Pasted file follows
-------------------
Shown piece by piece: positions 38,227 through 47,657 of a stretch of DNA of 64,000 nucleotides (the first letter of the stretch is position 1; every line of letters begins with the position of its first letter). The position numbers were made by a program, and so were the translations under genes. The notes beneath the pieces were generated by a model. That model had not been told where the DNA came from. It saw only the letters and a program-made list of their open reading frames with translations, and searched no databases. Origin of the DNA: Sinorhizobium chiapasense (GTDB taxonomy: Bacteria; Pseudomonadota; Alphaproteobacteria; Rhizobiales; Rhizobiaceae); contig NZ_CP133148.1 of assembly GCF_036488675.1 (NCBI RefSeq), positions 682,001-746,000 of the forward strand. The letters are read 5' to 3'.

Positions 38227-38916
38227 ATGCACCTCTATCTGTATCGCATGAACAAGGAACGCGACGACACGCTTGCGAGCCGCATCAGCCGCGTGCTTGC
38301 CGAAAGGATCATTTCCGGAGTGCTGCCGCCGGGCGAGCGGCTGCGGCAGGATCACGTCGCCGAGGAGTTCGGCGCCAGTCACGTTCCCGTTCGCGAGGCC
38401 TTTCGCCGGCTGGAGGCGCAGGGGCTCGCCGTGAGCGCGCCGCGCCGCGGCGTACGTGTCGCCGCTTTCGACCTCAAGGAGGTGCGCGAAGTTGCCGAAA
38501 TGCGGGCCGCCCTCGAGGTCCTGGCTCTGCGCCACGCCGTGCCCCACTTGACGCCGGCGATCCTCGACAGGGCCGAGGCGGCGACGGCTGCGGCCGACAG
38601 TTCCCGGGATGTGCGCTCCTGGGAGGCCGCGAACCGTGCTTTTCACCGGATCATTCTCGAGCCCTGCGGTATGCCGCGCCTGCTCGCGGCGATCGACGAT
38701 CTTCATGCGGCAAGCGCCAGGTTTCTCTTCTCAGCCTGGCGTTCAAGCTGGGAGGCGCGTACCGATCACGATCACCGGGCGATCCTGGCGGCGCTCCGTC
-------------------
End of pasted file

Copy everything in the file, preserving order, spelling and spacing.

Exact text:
Shown piece by piece: positions 38,227 through 47,657 of a stretch of DNA of 64,000 nucleotides (the first letter of the stretch is position 1; every line of letters begins with the position of its first letter). The position numbers were made by a program, and so were the translations under genes. The notes beneath the pieces were generated by a model. That model had not been told where the DNA came from. It saw only the letters and a program-made list of their open reading frames with translations, and searched no databases. Origin of the DNA: Sinorhizobium chiapasense (GTDB taxonomy: Bacteria; Pseudomonadota; Alphaproteobacteria; Rhizobiales; Rhizobiaceae); contig NZ_CP133148.1 of assembly GCF_036488675.1 (NCBI RefSeq), positions 682,001-746,000 of the forward strand. The letters are read 5' to 3'.

Positions 38227-38916
38227 ATGCACCTCTATCTGTATCGCATGAACAAGGAACGCGACGACACGCTTGCGAGCCGCATCAGCCGCGTGCTTGC
38301 CGAAAGGATCATTTCCGGAGTGCTGCCGCCGGGCGAGCGGCTGCGGCAGGATCACGTCGCCGAGGAGTTCGGCGCCAGTCACGTTCCCGTTCGCGAGGCC
38401 TTTCGCCGGCTGGAGGCGCAGGGGCTCGCCGTGAGCGCGCCGCGCCGCGGCGTACGTGTCGCCGCTTTCGACCTCAAGGAGGTGCGCGAAGTTGCCGAAA
38501 TGCGGGCCGCCCTCGAGGTCCTGGCTCTGCGCCACGCCGTGCCCCACTTGACGCCGGCGATCCTCGACAGGGCCGAGGCGGCGACGGCTGCGGCCGACAG
38601 TTCCCGGGATGTGCGCTCCTGGGAGGCCGCGAACCGTGCTTTTCACCGGATCATTCTCGAGCCCTGCGGTATGCCGCGCCTGCTCGCGGCGATCGACGAT
38701 CTTCATGCGGCAAGCGCCAGGTTTCTCTTCTCAGCCTGGCGTTCAAGCTGGGAGGCGCGTACCGATCACGATCACCGGGCGATCCTGGCGGCGCTCCGTC